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Health & Physiology

showing 6-10 of 74 breaks

Heart failure: unexpected role of stem cell treatments

Buzz words circulating around the medical profession and the media right now are "stem cell therapy". This treatment usually involves isolating adult cells from patients and injecting them to a specific place in a human body. There seems to be some promise in animal studies... click to read more

  • Emma J. Agnew | Postdoctoral Research Fellow at Molecular Cardiovascular Biology, Cincinnati Children’s Hospital Medical Center, Cincinnati, OH, USA
  • Ronald J. Vagnozzi | Research Instructor at Molecular Cardiovascular Biology, Cincinnati Children’s Hospital Medical Center, Cincinnati, OH, USA
  • Jeffery D. Molkentin | Professor at Molecular Cardiovascular Biology, Cincinnati Children’s Hospital Medical Center, Cincinnati, OH, USA
Views 1029
Reading time 3 min
published on Oct 5, 2020
The Janus-Faced Nature of Cancer Immunity

Cancer, viruses, bacteria, and chemicals are threatening our bodies every day. The weapon our body uses to fight these threats is our immune system. When triggered by the presence of something it perceives as foreign (and therefore danger), our immune system will produce antibodies targeting... click to read more

  • Chih-Wei Lin | Staff Scientist at The Scripps research institute, San Diego, California, USA
  • Richard Lerner | Professor at The Scripps research institute, San Diego, California, USA
Views 988
Reading time 3.5 min
published on Sep 21, 2020
Our cell's “protein factory” can decrease fats to promote lifespan

Organisms face stress daily, and generally, these stressors have some form of negative effect on our physiology. For example, exposure to thermal stress (elevated heat) increases body temperatures, causes loss of cognitive function, and mood changes. Humans have adapted several different methods for dealing with... click to read more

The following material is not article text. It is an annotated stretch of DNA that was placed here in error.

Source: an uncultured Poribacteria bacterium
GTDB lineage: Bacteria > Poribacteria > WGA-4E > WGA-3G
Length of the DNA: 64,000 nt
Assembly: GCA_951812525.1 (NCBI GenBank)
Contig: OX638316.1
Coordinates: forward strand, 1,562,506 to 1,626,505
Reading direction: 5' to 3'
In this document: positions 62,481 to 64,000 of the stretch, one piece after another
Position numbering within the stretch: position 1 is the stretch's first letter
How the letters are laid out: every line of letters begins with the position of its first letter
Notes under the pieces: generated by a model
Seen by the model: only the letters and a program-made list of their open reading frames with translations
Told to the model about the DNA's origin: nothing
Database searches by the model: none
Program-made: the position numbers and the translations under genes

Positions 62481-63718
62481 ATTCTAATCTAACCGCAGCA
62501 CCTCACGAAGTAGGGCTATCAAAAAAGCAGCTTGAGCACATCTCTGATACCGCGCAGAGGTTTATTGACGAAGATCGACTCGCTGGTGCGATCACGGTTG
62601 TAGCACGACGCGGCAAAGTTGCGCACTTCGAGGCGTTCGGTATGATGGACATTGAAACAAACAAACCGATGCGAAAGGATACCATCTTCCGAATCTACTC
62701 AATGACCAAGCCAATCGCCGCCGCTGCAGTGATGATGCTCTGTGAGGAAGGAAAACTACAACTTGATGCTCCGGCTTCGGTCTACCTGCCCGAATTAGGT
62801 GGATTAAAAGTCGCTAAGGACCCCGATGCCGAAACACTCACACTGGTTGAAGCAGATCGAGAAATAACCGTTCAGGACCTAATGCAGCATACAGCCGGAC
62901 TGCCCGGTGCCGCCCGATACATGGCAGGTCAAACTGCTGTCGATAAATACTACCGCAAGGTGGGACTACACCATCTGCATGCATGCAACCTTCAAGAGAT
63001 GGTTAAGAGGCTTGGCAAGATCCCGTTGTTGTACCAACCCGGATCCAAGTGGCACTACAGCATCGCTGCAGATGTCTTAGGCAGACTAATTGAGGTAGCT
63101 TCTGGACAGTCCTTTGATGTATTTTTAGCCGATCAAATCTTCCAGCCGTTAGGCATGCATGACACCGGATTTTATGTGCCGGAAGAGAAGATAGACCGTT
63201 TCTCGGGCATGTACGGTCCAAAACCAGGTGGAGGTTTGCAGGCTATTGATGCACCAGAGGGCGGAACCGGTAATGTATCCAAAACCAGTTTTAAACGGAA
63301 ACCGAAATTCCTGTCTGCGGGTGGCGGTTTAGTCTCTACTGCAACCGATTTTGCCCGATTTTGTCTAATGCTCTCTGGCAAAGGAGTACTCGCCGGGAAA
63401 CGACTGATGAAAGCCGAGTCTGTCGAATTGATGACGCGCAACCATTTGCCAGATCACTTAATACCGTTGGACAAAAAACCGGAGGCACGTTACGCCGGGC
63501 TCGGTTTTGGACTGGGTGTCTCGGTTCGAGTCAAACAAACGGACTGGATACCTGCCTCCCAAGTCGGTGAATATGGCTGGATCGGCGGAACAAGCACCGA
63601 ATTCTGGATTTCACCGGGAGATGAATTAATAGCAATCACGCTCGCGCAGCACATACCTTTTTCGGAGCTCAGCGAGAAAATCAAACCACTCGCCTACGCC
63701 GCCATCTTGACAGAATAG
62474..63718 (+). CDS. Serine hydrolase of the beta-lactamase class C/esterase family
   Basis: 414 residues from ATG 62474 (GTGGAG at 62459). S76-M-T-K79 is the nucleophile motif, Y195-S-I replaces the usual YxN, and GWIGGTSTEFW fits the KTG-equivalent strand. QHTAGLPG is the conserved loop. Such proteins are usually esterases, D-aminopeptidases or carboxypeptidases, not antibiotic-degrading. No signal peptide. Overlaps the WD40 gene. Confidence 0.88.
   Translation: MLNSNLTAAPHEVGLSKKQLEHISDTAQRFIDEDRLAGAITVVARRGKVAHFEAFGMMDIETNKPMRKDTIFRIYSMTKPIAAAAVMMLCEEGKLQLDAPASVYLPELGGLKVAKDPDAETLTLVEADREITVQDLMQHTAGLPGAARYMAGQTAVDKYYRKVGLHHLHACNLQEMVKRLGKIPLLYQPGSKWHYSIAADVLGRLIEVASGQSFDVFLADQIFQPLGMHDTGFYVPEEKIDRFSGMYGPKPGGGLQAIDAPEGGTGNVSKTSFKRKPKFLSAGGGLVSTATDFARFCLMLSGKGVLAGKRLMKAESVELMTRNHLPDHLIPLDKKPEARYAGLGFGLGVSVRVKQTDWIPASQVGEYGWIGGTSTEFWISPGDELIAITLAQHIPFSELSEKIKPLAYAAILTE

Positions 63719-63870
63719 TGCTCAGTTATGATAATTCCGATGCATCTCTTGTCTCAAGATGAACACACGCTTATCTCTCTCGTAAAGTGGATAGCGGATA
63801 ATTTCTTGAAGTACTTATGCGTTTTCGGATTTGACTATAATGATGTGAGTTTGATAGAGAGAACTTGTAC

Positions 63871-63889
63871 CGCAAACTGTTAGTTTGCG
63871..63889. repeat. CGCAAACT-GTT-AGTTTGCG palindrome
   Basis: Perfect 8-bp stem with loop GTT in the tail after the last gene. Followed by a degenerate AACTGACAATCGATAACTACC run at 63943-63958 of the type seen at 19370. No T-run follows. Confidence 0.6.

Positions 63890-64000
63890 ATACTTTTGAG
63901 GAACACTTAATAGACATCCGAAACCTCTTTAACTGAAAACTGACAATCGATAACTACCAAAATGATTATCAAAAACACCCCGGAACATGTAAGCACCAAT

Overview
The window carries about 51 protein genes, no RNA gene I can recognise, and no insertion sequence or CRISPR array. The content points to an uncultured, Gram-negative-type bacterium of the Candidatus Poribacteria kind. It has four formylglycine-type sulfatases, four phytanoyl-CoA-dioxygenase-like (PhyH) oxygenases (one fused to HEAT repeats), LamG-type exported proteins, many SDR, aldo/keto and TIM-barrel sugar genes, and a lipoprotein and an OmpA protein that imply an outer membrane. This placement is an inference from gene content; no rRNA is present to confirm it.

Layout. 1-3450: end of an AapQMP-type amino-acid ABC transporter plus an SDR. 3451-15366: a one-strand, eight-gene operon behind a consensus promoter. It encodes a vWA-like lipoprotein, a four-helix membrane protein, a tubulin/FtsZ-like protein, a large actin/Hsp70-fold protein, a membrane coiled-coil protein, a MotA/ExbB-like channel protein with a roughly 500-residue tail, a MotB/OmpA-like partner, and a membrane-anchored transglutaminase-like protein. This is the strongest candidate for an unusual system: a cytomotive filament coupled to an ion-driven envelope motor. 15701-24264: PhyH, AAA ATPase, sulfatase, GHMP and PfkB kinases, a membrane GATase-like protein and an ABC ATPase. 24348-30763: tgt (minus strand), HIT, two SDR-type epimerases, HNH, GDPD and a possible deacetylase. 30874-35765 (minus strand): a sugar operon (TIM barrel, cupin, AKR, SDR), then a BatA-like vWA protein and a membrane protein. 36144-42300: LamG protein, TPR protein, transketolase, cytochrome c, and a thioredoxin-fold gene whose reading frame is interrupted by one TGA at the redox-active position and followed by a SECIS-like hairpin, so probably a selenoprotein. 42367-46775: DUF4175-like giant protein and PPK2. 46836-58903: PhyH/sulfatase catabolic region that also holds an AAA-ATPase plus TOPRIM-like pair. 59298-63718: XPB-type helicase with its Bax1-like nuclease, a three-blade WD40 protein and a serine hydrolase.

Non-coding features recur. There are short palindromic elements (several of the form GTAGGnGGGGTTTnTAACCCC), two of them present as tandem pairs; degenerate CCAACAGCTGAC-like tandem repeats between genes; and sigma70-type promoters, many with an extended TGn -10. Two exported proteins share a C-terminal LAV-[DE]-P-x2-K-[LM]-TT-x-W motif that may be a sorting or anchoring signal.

• Ryo Higuchi-Sanabria | Postdoctoral Research Fellow at Department of Molecular & Cellular Biology, University of California, Berkeley, CA, USA
Views 1159
Reading time 3.5 min
published on Sep 18, 2020
De-liver-ing blood and immune cells to the developing human

Some blood and immune disorders have origins during early human development. To treat these diseases effectively, we must understand what is occurring during normal development and how critical changes in cellular expansion could lead to disease. In adulthood, our blood and immune cells are made in... click to read more

  • Emily Stephenson | PhD student at Biosciences Institute, Faculty of Medical Sciences, Newcastle University, Newcastle upon Tyne, UK
  • Laura Jardine | Lecturer at Biosciences Institute, Faculty of Medical Sciences, Newcastle University, Newcastle upon Tyne, UK
Views 1014
Reading time 3 min
published on Aug 25, 2020
Vicious Circles – how changes in the shape of DNA can drive cancer

The diploid human genome contains 23 pairs of chromosomes whose DNA encodes genes for life activities, such as cell division. Cancer corrupts those genes, making growth-promoting genes more active (oncogenes) or growth-inhibiting genes (tumor suppressors) less active. One of the most common genetic alterations causing... click to read more

  • Sihan Wu | Postdoctoral Research Fellow at Ludwig Institute for Cancer Research, University of California at San Diego, La Jolla, CA, USA
  • Paul S. Mischel | Professor at Ludwig Institute for Cancer Research, University of California at San Diego, La Jolla, CA, USA
Views 1056
Reading time 3.5 min
published on Aug 17, 2020